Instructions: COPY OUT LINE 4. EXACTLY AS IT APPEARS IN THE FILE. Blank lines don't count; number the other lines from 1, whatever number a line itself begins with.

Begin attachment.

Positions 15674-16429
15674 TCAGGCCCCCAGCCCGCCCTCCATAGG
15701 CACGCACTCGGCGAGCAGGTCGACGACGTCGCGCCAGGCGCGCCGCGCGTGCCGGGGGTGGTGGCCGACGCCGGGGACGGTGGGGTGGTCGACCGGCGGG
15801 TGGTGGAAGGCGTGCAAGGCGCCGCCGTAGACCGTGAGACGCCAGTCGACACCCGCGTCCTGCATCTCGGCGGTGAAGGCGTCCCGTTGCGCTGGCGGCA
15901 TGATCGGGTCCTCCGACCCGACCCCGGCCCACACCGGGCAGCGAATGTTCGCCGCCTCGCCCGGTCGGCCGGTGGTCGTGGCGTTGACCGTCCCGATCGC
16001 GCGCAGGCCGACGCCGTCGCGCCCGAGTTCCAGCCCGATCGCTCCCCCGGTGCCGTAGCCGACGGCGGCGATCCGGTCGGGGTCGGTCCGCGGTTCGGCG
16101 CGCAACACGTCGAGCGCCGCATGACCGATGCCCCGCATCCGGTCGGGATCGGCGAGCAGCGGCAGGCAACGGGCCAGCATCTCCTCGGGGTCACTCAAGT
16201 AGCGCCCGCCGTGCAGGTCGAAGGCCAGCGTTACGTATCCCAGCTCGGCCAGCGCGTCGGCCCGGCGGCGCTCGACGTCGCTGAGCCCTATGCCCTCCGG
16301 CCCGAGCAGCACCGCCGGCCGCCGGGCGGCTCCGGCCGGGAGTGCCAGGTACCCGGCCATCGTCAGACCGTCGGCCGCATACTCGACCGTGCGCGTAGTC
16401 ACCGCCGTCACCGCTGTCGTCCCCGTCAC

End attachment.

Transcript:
15801 TGGTGGAAGGCGTGCAAGGCGCCGCCGTAGACCGTGAGACGCCAGTCGACACCCGCGTCCTGCATCTCGGCGGTGAAGGCGTCCCGTTGCGCTGGCGGCA